Gone Fishin' : Martha's Vineyard made fishing lures combine art and craft
Photo by Ralph Stewart
Fishing is not just about catching fish. If it were, fishermen would save a lot of money and go to the fish market.
The lures Coast Guard Machinery Technician First Class Scott Maccaferri builds in what little spare time he has combine the elements of his life: fishing, the ocean, and manual skill. Scott follows in the tradition of 19th century Island duck hunters, men who knew how to work with their hands and used available materials to create decoys to hunt ducks. The end result combined form and function.
Catalogs are filled with plastic lures that are beautiful, durable, and catch fish. Scott's lures have personality. It is what sets them apart from their plastic counterparts and provides a link to fishing's past.
The bass fishermen of an earlier era — one of fifty pounders and seemingly miles of access for beach buggies — used wooden plugs with now legendary names like Atom and Gibbs.
Scott Maccaferri is a 20-year member of the Coast Guard and engineering petty officer for Station Menemsha. Scott is responsible for keeping everything going at Station Menemsha, and that includes the machinery that provides security for Island fishermen.
Scott, his wife Madeleine, and three children — two boys and a girl ages 10, 6 and 4 — live in Vineyard Haven.
The service was a natural choice for a guy who grew up in Plymouth and when a teenager worked on the water on lobster boats and head boats. He appreciates the opportunities to travel and learn provided him by the Coast Guard. "There are so many different sides of the Coast Guard that it keeps things interesting," he said.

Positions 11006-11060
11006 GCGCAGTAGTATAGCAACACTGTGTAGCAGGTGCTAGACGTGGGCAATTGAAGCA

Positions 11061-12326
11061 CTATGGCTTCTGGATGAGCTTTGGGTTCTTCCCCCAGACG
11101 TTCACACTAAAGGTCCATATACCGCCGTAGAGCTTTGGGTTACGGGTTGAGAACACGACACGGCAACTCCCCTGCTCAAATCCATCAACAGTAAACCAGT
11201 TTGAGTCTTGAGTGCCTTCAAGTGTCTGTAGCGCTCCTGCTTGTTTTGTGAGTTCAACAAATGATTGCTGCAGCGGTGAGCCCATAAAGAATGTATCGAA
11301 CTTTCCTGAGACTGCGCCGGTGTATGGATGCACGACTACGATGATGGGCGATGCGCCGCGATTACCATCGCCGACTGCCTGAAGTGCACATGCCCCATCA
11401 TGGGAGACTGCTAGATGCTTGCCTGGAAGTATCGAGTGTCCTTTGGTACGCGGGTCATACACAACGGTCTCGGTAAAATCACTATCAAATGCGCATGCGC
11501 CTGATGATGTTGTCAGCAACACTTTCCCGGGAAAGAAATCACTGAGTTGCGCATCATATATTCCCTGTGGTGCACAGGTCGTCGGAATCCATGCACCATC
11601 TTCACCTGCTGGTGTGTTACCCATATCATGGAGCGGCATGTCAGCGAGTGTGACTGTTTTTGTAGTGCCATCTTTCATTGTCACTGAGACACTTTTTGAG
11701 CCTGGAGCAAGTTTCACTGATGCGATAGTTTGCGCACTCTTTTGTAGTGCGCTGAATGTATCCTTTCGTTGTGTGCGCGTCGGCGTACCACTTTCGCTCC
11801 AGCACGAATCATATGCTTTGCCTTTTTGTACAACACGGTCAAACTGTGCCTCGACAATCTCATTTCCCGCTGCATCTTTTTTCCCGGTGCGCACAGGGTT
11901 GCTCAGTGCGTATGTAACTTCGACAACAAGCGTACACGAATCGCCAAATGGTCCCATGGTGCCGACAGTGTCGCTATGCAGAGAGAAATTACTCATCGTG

He began building lures in 2007. It was a natural outgrowth of his interest in fishing and ability to work with wood. He looked at some plugs and figured, "Hey, I can make one of these. It's just a piece of wood and some paint."
Of course, as everyone who has ever ended up with one screw left over from a do-it-yourself reel repair project knows, some jobs are never as easy as they seem.
"Once you get into it you realize that there is a lot more that goes into it than just a hunk of wood and some paint," he said. There is considerable work.
Scott makes three different size jointed swimmers, two pencil poppers, and a needlefish that he sells under the name "On-Island Lures." He described the process of making a jointed swimmer.
It takes about 20 minutes to turn a block of wood on a lathe into the desired shape. He drills it out so he can later insert a stainless steel welding wire that will run the length of the lure and attach to the hooks.
He measures and cuts the lip slot. "Where you place that lip slot or line tie determines whether the plug is going to swim deep or on the surface," he said. "That takes a little bit of trial and error to get right."
Any holes he drilled to accommodate weight he fills in with epoxy. "You have to wait for that to dry, then you sand it all flush and then comes the sealing process."
He warms his plugs up in a small oven to open up the pores of the wood and then soaks them in a wood sealer for a couple of hours. The lures are allowed to dry for about three days. "Then you prime it, you wait for that to dry, then you paint it, you wait for that to dry, and then you put on the eye stickers and add the epoxy coat, which gives it that gloss."
He uses an onion bag as a stencil during the painting process to give the plugs a distinctive scale finish. He adds a single strong Siwash hook on the tail and an extra strong treble up front.